Of course, education is not immune from the myriad problems facing Afghanistan. Our students, teachers, and staff regularly receive calls from the Taliban threatening violent retribution if they continue. This depresses attendance and limits the geographic scope of our work. Most recently, one of our classes in the desert hinterlands between Kandahar and Helmand Provinces was put on hold as the students—farmers and day laborers—defected en masse to return to the poppy fields at the urging of local Taliban commanders. While this is not entirely surprising—Taliban representatives were paying them $20 a day—it is a testament to the difficulty of trying to develop a country locked in a bitter and brutal war against itself.

Even more prevalent than insecurity is a widespread cultural resistance to the education of women. While attitudes are changing, it is undoubtedly true that Afghan women have far fewer educational and economic opportunities than their male counterparts. No society can truly prosper if half its citizens are prevented from reaching their potential. Education will continue to play a key role in promoting human rights, but Afghanistan still has a long way to go.

After three decades of constant war, however, the Afghan people are nothing if not survivors—especially the women. In April, I received a phone call from a female student, Fatima, complaining that her brother-in-law had destroyed her textbooks and prohibited her from attending class in the future. When I asked why, Fatima informed me that her sister-in-law had heard of the program and requested permission to attend, angering the husband. In addition to preventing his wife from enrolling, the husband now wanted to make an example out of Fatima. “I need one set of books for me and another for my sister-in-law,” she told me emphatically. “We have been waiting for this opportunity our entire lives. We aren’t scared of death anymore. No matter what, we will keep coming.”

Overall, though, the trends regarding education in Afghanistan are overwhelmingly positive. I am continually amazed by the demand for literacy classes—male and female alike—from the ground. My office constantly receives requests for classes from village shuras, tribal elders, and mullahs virtually begging to be given a chance for an education. Potential students press their ink-covered thumbs to the paper, hoping to finally exert some semblance of control over their destiny. Potential teachers offer their homes as classroom space, defiantly ignoring Taliban threats as they seek to serve their people and their country. Mullahs invite us into their mosques and fight to reclaim their religion from the violent fringe that has perverted it. “The Taliban burned our books and prevented our children from going to school—what kind of Islam is that?” one told me. “Now, a foreign guest is educating our people in the village mosque. It doesn’t matter if you’re a Muslim as long as you are doing God’s work.”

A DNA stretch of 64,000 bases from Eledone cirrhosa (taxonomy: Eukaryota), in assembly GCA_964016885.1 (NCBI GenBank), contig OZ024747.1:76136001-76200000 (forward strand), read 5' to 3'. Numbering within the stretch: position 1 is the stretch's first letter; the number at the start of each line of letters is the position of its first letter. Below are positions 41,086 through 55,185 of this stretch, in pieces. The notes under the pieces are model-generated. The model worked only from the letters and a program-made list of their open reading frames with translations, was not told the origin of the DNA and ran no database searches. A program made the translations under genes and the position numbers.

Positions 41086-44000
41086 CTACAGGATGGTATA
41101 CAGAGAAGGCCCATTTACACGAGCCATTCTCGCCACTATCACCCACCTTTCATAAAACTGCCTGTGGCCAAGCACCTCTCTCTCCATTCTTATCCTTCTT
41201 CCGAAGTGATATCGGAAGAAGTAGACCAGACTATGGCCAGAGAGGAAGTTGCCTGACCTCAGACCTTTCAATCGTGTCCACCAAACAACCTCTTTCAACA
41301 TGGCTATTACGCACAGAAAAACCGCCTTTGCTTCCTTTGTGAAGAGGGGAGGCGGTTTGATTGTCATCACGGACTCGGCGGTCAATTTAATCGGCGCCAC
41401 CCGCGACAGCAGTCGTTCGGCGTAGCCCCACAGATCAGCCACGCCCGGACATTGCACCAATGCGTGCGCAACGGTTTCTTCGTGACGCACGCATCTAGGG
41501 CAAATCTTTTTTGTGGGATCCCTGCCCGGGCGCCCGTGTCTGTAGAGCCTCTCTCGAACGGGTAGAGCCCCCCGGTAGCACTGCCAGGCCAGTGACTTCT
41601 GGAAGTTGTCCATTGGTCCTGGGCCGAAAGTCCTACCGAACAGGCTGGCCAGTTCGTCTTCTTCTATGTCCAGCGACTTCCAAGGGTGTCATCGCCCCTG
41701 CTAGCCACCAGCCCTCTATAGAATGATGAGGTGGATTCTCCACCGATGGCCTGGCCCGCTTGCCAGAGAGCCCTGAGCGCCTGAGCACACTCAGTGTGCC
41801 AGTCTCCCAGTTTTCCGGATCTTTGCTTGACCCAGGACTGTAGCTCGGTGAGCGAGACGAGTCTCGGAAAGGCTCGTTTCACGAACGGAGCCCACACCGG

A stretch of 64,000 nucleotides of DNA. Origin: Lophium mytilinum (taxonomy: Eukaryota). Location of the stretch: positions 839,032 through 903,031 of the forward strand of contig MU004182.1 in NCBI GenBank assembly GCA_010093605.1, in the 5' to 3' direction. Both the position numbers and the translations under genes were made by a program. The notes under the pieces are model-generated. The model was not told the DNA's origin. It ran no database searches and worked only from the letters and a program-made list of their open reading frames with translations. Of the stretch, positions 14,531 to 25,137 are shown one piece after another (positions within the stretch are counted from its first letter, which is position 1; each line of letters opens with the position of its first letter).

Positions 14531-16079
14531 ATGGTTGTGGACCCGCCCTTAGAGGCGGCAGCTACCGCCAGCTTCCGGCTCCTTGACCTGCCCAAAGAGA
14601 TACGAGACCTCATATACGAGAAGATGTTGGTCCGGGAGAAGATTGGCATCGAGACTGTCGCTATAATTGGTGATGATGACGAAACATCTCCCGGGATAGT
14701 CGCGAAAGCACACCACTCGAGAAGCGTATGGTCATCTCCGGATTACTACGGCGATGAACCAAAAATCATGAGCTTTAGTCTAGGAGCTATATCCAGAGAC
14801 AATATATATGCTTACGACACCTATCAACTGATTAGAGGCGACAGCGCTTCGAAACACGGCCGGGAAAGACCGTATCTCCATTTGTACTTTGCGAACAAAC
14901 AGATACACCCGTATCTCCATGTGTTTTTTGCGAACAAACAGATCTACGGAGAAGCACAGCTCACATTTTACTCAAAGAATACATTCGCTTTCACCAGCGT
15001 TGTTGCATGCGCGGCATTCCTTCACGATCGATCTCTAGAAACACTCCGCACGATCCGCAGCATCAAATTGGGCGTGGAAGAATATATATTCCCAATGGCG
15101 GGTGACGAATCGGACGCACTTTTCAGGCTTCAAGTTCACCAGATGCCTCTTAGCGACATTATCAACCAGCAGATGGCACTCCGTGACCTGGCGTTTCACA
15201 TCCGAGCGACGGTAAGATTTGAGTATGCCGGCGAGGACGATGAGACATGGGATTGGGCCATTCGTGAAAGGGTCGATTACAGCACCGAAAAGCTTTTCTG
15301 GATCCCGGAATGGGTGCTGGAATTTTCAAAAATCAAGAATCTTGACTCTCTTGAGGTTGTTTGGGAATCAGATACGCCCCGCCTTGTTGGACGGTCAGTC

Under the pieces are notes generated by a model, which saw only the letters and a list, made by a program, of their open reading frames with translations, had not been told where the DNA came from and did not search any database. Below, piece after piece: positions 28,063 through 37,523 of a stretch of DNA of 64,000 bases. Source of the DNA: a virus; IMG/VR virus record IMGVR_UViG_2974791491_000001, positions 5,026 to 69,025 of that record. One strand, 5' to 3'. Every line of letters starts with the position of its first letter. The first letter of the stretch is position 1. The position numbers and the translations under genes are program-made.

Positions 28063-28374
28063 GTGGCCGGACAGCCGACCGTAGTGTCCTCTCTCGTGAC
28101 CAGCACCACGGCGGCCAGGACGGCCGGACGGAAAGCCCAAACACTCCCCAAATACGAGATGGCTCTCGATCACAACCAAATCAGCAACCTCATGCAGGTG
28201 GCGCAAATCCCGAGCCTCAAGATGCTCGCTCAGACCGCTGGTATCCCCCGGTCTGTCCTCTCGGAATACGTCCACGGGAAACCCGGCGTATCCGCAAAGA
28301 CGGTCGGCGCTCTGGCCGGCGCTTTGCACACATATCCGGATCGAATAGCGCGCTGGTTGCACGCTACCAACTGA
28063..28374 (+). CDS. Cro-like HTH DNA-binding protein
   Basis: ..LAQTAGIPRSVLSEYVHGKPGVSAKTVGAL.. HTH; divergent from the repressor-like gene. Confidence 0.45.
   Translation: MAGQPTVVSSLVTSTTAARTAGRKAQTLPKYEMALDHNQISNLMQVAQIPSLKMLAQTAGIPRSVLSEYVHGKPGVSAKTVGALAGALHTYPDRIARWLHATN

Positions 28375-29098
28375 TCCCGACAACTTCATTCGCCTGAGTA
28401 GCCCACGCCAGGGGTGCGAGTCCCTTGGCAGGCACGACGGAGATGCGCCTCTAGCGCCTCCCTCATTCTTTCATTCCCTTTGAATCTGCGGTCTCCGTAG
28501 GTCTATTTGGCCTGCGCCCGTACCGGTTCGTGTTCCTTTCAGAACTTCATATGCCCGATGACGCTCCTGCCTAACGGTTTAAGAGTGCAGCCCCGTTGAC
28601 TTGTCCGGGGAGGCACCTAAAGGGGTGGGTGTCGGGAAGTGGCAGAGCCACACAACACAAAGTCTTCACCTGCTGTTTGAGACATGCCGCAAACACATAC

We are accustomed to seeing Afghans through one of two dueling lenses—either as xenophobic and bloodthirsty savages, immune to if not outwardly hostile toward our values, or as a romanticized ideal of a people hospitable and generous to a fault. As with all stereotypes, the truth lies somewhere in between. Education is no different, as a society once known for producing the world’s finest poetry now struggles with one of the world’s lowest literacy rates.

Rhetoric in the United States often revolves around short-term discussions about troop levels, with both sides of the debate commonly resorting to uninformed and misguided platitudes. The truth is that Afghanistan is an incredibly complex, multifaceted society with no easy answers. We may never completely understand it. But by educating and empowering the Afghan people, we are allowing them to increasingly take charge of their own country and lead it in a more peaceful, democratic, and prosperous direction. Efforts to transform illiteracy back into literature must continue.

William Faulkner once remarked that we humans are unique in that we alone possess “a soul, a spirit capable of compassion and sacrifice and endurance.” I experienced these traits among my students to a remarkable degree. Faulkner went on to note that “the poet's, the writer's, duty is to write about these things.” I would add that sometimes we need to enable the poets and the writers before they can write about themselves. Let us remember Fatima and do our part to help Afghanistan be good again.


Comments

1

Duncan Fitz,
از بررسیی مقالہ تان خیلی متاثر گردیدم-
شما کاریی بسیار خوب را انجام میدھید۔
خدا سایہ شما را  دراز  بسازد۔

Under such difficult conditions your work is nothing but HOLY.
May your life be forever blessed !!

ahmed